As companies in the northeast region take advantage of an improving real estate market, in the face of aggressive agency enforcement, and complex environmental programs and policies, the need for environmental counsel to assist with transactions, navigate potential pitfalls, and mitigate future liability, has become essential. In a recent article published by The Metropolitan Corporate Counsel, three new Gibbons Directors – William Hatfield, Camille Otero, and David Freeman – discuss the firm’s strategic decision to expand the practice group, the growth of the environmental law market, and how their experience can assist clients in this expanding field.
NJDEP Clarifies Impact of Site Remediation Reform Act on Requirements of Administrative Consent Orders and Remediation Agreements
With full implementation of the Site Remediation Reform Act on the horizon, the New Jersey Department Environmental Protection (NJDEP) recently clarified that for parties currently proceeding with remediation under NJDEP oversight pursuant to an Administrative Consent Order (ACO) or Remediation Agreement (RA), such parties will be expected to engage a Licensed Site Remediation Professional no later than May 7, 2012. Any ACO/RA requirements to obtain NJDEP pre-approval of reports and workplans will be held in abeyance. Likewise, any ACO/RA specific timeframes will also be held in abeyance. Instead, responsible parties must meet all regulatory and mandatory timeframes prescribed in applicable rules. However, the ACO/RA will otherwise remain in effect until the remediation is complete or covered by a remedial action permit and parties will be subject to, among other requirements, the remediation funding source requirements and stipulated penalties.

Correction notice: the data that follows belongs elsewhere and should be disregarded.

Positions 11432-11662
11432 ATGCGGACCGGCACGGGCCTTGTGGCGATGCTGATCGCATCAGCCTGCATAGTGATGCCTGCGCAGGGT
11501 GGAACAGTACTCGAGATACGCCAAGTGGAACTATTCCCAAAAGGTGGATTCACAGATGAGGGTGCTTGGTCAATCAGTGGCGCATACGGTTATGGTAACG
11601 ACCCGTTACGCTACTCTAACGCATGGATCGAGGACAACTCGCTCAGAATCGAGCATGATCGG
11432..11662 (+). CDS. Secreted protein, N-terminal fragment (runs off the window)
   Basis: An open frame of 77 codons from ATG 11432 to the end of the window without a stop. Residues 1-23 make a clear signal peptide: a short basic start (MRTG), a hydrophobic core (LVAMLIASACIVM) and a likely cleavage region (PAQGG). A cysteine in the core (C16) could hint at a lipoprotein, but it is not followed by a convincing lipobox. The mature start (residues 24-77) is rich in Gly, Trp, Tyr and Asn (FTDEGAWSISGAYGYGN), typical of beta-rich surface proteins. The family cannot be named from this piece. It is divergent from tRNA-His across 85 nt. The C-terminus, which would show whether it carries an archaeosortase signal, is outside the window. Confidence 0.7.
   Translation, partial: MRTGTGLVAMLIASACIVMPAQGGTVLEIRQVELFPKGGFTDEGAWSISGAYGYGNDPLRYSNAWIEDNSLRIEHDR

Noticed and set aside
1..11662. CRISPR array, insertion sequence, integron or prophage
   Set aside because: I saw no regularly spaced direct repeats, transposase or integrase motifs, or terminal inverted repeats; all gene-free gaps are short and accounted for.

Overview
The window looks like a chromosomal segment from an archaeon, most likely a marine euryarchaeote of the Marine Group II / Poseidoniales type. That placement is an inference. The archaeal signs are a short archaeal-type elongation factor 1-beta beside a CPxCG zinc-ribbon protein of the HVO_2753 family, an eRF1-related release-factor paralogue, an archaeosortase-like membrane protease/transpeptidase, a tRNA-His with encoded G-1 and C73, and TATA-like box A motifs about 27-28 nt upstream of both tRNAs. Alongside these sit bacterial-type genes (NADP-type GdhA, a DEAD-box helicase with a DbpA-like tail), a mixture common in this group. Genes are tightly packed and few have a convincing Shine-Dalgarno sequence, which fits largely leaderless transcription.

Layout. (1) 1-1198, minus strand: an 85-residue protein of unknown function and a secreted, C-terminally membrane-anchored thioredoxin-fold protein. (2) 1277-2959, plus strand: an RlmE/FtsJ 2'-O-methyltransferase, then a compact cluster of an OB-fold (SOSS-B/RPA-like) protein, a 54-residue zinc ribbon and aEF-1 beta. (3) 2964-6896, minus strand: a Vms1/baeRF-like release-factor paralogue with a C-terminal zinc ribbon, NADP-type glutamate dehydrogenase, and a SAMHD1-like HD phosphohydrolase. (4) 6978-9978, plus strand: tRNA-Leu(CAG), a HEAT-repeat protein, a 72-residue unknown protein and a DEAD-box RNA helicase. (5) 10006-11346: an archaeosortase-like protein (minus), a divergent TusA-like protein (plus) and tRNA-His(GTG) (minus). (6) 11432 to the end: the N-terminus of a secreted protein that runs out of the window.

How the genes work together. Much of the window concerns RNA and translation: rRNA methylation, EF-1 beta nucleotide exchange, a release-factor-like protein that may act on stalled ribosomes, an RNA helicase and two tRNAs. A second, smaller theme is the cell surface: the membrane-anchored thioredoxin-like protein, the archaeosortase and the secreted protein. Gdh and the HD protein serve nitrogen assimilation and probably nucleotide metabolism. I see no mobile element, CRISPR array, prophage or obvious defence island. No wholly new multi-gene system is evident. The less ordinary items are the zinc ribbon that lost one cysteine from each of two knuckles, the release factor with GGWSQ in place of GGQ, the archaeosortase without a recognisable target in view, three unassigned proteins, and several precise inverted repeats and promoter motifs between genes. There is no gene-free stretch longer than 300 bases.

On August 15, 2011, the New Jersey Department of Environmental Protection (NJDEP) issued proposed Final Rules to implement the Site Remediation Reform Act (SRRA) adopted in May 2009. These rules are intended to be the final implementation step in the phased transition of New Jersey’s site remediation process from NJDEP command and control to private oversight by Licensed Site Remediation Professionals (LSRPs). Instead of NJDEP overseeing every step of a cleanup, the LSRP, licensed by a 13-member Licensed Site Remediation Professional Board with investigative and disciplinary powers, is responsible for making day-to-day decisions about a clean-up. Certain categories of cleanups remain under NJDEP oversight, such as where the responsible party has a history of non-compliance or has failed to meet mandatory deadlines. The rule proposal appeared in the New Jersey Register on August 15, 2011 and can be viewed online. Comments can be submitted until October 14, 2011.